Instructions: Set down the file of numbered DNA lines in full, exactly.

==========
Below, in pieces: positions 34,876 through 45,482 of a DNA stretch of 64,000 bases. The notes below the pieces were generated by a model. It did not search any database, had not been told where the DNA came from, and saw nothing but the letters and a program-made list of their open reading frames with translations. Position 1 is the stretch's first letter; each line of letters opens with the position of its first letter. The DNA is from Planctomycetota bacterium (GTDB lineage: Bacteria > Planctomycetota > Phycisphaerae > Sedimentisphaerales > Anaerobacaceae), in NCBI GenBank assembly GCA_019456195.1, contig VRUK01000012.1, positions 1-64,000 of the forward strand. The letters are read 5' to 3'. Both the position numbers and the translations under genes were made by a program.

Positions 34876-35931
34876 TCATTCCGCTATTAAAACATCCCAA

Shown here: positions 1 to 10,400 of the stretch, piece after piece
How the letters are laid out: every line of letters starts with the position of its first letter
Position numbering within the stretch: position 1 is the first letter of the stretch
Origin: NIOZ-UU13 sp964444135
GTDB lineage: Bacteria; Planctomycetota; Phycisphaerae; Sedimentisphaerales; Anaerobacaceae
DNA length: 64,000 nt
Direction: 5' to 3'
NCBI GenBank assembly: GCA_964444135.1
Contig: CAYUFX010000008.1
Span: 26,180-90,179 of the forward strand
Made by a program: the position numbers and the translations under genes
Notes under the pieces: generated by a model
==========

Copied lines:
Below, in pieces: positions 34,876 through 45,482 of a DNA stretch of 64,000 bases. The notes below the pieces were generated by a model. It did not search any database, had not been told where the DNA came from, and saw nothing but the letters and a program-made list of their open reading frames with translations. Position 1 is the stretch's first letter; each line of letters opens with the position of its first letter. The DNA is from Planctomycetota bacterium (GTDB lineage: Bacteria > Planctomycetota > Phycisphaerae > Sedimentisphaerales > Anaerobacaceae), in NCBI GenBank assembly GCA_019456195.1, contig VRUK01000012.1, positions 1-64,000 of the forward strand. The letters are read 5' to 3'. Both the position numbers and the translations under genes were made by a program.

Positions 34876-35931
34876 TCATTCCGCTATTAAAACATCCCAA

Shown here: positions 1 to 10,400 of the stretch, piece after piece
How the letters are laid out: every line of letters starts with the position of its first letter
Position numbering within the stretch: position 1 is the first letter of the stretch
Origin: NIOZ-UU13 sp964444135
GTDB lineage: Bacteria; Planctomycetota; Phycisphaerae; Sedimentisphaerales; Anaerobacaceae
DNA length: 64,000 nt
Direction: 5' to 3'
NCBI GenBank assembly: GCA_964444135.1
Contig: CAYUFX010000008.1
Span: 26,180-90,179 of the forward strand
Made by a program: the position numbers and the translations under genes
Notes under the pieces: generated by a model